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Heinz Corporation, commonly referred to as Heinz and popular for its slogan “57 Varieties” and ketchup is an American food company that was founded in 1896 by Henry Heinz. The company was started as a result of a childhood ambition by Heinz to deal in vegetables. Originally, the company’s headquarters were established in Sharpsburg, Pa.; currently, the Company’s headquarters are located in Pittsburgh, Pennsylvania. Over the years, the company has grown to become an international company operating in more than two hundred countries on six continents; the company is engaged in marketing over 5,700 products (Murray, 1997). This paper will try to analyze the history of the company over the years it has been in existence; the challenges that it has faced and the efforts that the company has employed in overcoming these obstacles. Additionally, it will be in the interest of the paper to analyze the products of the company and the market share information for the company.
The business was originally operated as a partnership between Heinz and Clarence Noble in 1869 as a business engaged in selling bottled horseradish. Later, the business incorporated vinegar, pickles, and sauerkraut as its products. However, the business was faced with its first challenge five years after commencing its operations; the company run bankrupt in 1873 as a result of the 1873 panic. In 1875, the company was revived with the assistance of two additional partners. In addition to selling the original array of products, the company incorporated a new product Heinz which developed into the now famous ketchup. In 1888, Heinz purchased the shares that were held by his co-partners and gave the company a new name; H.J. Heinz Company. By the instance the company was being listed in the stock market in 1900; the company had set itself as the primary producer of the following products in the US market: vinegar, pickles, ketchup, and mustard.
For several years the company has been popular for its pickles. By the 1880s the media had described the company as the Pickle King a name that has lasted for the company since then (Alberts, 1973). The slogan “57 Varieties” was developed by Heinz in 1892 when the company was engaged in manufacturing 60 varying products. This was among the creative advertising antics adopted by Heinz; the slogan aimed to spark interest in the food company and alter the people’s eating habits. However, the company has grown over the years and now it is engaged in producing hundreds of products. The tremendous success of the company can be linked to various factors such as its support of the Pure Food and Drugs Act among many other factors.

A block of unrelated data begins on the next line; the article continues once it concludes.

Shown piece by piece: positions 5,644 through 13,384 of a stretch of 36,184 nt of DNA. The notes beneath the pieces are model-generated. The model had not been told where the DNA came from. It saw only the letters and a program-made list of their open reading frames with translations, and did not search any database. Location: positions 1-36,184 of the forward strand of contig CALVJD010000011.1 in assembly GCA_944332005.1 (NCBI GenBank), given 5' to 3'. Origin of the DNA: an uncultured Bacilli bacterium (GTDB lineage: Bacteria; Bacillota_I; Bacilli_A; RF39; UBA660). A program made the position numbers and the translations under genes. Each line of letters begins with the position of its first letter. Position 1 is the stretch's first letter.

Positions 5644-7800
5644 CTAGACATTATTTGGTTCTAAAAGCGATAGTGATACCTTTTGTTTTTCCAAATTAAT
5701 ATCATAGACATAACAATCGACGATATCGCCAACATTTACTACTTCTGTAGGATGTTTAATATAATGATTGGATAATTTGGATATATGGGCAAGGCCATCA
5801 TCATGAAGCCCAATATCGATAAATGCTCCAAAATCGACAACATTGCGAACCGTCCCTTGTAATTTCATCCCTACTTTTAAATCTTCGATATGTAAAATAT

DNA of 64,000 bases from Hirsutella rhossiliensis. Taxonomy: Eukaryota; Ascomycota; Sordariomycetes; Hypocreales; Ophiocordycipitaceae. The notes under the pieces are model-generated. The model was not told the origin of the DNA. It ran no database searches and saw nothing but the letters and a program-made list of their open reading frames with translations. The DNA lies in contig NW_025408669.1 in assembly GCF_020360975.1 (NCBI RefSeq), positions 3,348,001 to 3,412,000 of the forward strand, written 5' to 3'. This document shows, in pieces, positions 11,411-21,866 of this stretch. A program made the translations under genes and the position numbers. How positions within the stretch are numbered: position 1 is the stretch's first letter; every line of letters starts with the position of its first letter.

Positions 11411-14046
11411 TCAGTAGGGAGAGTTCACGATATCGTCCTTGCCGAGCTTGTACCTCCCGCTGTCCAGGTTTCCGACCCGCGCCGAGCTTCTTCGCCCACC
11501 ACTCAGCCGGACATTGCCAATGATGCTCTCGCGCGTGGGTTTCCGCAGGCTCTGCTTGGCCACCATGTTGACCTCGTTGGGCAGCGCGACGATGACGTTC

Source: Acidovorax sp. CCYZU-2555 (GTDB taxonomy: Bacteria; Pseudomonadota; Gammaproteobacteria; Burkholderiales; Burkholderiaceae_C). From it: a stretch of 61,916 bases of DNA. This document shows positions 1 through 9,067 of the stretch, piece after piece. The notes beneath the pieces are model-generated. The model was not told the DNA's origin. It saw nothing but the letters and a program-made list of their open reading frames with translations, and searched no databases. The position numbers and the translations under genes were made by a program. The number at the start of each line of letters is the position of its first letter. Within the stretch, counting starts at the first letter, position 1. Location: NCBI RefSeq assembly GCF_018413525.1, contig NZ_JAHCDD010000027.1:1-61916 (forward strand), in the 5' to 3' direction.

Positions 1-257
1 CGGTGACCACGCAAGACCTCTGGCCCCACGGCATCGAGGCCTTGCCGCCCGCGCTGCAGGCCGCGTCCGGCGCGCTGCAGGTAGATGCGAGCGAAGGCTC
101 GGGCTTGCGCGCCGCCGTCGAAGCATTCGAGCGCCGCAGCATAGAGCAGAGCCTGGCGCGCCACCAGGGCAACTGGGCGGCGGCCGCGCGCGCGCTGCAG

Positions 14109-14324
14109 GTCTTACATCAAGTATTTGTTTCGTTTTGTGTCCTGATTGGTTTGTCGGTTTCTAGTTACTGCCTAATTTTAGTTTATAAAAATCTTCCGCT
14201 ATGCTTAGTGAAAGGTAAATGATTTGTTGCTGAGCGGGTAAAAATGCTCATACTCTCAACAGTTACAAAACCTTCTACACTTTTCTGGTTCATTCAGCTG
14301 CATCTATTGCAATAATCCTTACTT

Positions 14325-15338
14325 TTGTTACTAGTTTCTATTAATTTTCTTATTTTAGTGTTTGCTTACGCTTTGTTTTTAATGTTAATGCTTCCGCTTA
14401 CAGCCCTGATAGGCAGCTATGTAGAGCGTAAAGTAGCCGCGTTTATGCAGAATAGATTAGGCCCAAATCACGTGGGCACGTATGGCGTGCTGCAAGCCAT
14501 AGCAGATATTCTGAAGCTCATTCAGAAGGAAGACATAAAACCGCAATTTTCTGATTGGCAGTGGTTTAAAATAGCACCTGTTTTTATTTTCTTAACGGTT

The company opened a factory in Great Britain in 1905; this marked the initial steps by the company to expand globally. In 1906 and contradiction to the practices of other food retailers, the company was the first to allow public inspections as a way of reassuring the public of the sanitary conditions that its products were produced. Additionally, the company is renowned for its extravagant but striking advertising antics such as the adoption of the first light billboards and the forty feet high electric lit pickle that amazed New York shoppers for several years. In 1893, at the International World Fair that took place in Chicago; Heinz launched the “Pickle Pins” a craze that would soon sweep over the entire US market. Additionally, Heinz was a devout Christian; thus, he prohibited the publishing of advertisements by his companies on Sundays. The company was also distinguished for the compassionate treatment it accorded its workers; during the governance of Heinz as the managing director of the company did not record any strike by the workers. These form some of the reasons that can be attributed to the success of the company.